Network Working Group P. Vixie Request for Comments: 2845 ISC Category: Standards Track O. Gudmundsson Updates: 1035 NAI Labs D. Eastlake 3rd Motorola B. Wellington Nominum May 2000 Secret Key Transaction Authentication for DNS (TSIG) Status of this Memo This document specifies an Internet standards track protocol for the Internet community, and requests discussion and suggestions for improvements. Please refer to the current edition of the "Internet Official Protocol Standards" (STD 1) for the standardization state and status of this protocol. Distribution of this memo is unlimited. Copyright Notice Copyright (C) The Internet Society (2000). All Rights Reserved. Abstract This protocol allows for transaction level authentication using shared secrets and one way hashing. It can be used to authenticate dynamic updates as coming from an approved client, or to authenticate responses as coming from an approved recursive name server. No provision has been made here for distributing the shared secrets; it is expected that a network administrator will statically configure name servers and clients using some out of band mechanism such as sneaker-net until a secure automated mechanism for key distribution is available. 1 - Introduction 1.1. The Domain Name System (DNS) [RFC1034, RFC1035] is a replicated hierarchical distributed database system that provides information fundamental to Internet operations, such as name <=> address translation and mail handling information. DNS has recently been extended [RFC2535] to provide for data origin authentication, and public key distribution, all based on public key cryptography and public key based digital signatures. To be practical, this form of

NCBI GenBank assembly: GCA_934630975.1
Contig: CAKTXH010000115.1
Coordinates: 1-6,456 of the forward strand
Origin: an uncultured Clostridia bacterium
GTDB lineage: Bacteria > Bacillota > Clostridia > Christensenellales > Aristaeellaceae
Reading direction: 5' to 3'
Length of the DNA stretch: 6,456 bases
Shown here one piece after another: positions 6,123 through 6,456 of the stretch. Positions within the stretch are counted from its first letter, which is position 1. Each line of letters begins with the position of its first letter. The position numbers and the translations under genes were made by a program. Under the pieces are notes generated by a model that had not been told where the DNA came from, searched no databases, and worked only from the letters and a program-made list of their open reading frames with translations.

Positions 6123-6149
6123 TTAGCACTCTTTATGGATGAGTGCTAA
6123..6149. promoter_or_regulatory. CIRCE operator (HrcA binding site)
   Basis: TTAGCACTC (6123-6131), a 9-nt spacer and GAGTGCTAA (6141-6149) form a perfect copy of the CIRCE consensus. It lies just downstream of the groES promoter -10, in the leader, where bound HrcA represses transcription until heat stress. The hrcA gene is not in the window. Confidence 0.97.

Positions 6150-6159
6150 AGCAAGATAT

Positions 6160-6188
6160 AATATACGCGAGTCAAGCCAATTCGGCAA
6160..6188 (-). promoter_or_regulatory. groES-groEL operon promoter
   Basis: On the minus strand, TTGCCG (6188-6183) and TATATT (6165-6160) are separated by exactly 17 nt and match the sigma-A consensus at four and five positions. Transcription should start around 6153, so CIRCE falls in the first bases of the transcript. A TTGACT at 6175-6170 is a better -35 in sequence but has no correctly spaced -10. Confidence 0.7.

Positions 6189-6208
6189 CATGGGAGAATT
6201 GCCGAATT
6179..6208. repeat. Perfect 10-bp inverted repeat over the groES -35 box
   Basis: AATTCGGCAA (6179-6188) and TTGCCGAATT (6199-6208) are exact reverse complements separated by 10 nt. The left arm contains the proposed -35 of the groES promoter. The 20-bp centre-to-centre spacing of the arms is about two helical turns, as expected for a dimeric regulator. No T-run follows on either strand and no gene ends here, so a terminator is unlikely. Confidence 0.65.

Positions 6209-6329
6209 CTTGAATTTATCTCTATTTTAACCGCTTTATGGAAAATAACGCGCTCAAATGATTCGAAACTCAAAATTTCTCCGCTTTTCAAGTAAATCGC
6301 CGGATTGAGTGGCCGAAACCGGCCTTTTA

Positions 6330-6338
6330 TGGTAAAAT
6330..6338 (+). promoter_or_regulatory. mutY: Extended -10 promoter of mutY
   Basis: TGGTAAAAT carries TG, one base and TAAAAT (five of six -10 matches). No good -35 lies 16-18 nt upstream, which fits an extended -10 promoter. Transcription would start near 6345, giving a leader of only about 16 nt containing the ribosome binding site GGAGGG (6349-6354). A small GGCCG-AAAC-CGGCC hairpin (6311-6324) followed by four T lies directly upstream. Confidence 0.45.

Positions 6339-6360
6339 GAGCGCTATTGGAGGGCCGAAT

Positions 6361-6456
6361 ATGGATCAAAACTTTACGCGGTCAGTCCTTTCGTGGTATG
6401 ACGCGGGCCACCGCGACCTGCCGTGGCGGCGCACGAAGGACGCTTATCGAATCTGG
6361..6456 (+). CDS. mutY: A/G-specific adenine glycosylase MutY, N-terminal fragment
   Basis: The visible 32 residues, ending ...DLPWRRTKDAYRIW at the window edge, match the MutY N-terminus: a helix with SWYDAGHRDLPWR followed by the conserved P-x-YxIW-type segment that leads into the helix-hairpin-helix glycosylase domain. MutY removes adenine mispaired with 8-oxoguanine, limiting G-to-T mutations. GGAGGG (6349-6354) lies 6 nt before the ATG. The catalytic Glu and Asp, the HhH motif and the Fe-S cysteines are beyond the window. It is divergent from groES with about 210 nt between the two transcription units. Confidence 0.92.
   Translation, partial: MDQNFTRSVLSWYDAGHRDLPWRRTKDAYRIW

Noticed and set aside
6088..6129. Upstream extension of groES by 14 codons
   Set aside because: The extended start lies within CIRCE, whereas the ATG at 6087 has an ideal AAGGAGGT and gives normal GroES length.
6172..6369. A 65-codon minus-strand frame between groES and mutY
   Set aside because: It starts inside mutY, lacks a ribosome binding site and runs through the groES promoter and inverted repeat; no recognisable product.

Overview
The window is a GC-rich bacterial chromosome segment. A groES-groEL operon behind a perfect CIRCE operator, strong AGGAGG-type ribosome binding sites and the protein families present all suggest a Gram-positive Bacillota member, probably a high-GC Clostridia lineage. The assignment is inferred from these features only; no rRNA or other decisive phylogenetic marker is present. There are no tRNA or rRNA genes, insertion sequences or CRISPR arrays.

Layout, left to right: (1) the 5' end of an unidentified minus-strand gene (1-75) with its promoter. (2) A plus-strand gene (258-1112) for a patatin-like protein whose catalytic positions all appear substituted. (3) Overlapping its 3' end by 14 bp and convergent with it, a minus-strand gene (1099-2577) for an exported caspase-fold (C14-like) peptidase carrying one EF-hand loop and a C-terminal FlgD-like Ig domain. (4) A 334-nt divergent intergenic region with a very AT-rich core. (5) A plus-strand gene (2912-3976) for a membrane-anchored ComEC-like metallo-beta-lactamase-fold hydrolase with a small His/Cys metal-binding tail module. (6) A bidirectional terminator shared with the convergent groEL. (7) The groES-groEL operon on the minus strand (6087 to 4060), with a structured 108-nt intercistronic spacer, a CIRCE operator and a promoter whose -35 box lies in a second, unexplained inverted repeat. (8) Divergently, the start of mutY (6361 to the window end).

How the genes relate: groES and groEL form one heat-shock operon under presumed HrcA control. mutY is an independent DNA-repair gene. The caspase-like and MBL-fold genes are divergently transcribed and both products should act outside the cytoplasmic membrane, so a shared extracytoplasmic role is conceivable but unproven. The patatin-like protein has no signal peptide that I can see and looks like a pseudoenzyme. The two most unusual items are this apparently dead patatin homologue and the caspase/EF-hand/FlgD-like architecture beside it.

security generally requires extensive local caching of keys and tracing of authentication through multiple keys and signatures to a pre-trusted locally configured key. 1.2. One difficulty with the [RFC2535] scheme is that common DNS implementations include simple "stub" resolvers which do not have caches. Such resolvers typically rely on a caching DNS server on another host. It is impractical for these stub resolvers to perform general [RFC2535] authentication and they would naturally depend on their caching DNS server to perform such services for them. To do so securely requires secure communication of queries and responses. [RFC2535] provides public key transaction signatures to support this, but such signatures are very expensive computationally to generate. In general, these require the same complex public key logic that is impractical for stubs. This document specifies use of a message authentication code (MAC), specifically HMAC-MD5 (a keyed hash function), to provide an efficient means of point-to-point authentication and integrity checking for transactions. 1.3. A second area where use of straight [RFC2535] public key based mechanisms may be impractical is authenticating dynamic update [RFC2136] requests. [RFC2535] provides for request signatures but with [RFC2535] they, like transaction signatures, require computationally expensive public key cryptography and complex authentication logic. Secure Domain Name System Dynamic Update ([RFC2137]) describes how different keys are used in dynamically updated zones. This document's secret key based MACs can be used to authenticate DNS update requests as well as transaction responses, providing a lightweight alternative to the protocol described by [RFC2137]. 1.4. A further use of this mechanism is to protect zone transfers. In this case the data covered would be the whole zone transfer including any glue records sent. The protocol described by [RFC2535] does not protect glue records and unsigned records unless SIG(0) (transaction signature) is used. 1.5. The authentication mechanism proposed in this document uses shared secret keys to establish a trust relationship between two entities. Such keys must be protected in a fashion similar to private keys, lest a third party masquerade as one of the intended parties (forge MACs). There is an urgent need to provide simple and efficient authentication between clients and local servers and this proposal addresses that need. This proposal is unsuitable for general server to server authentication for servers which speak with many other servers, since key management would become unwieldy with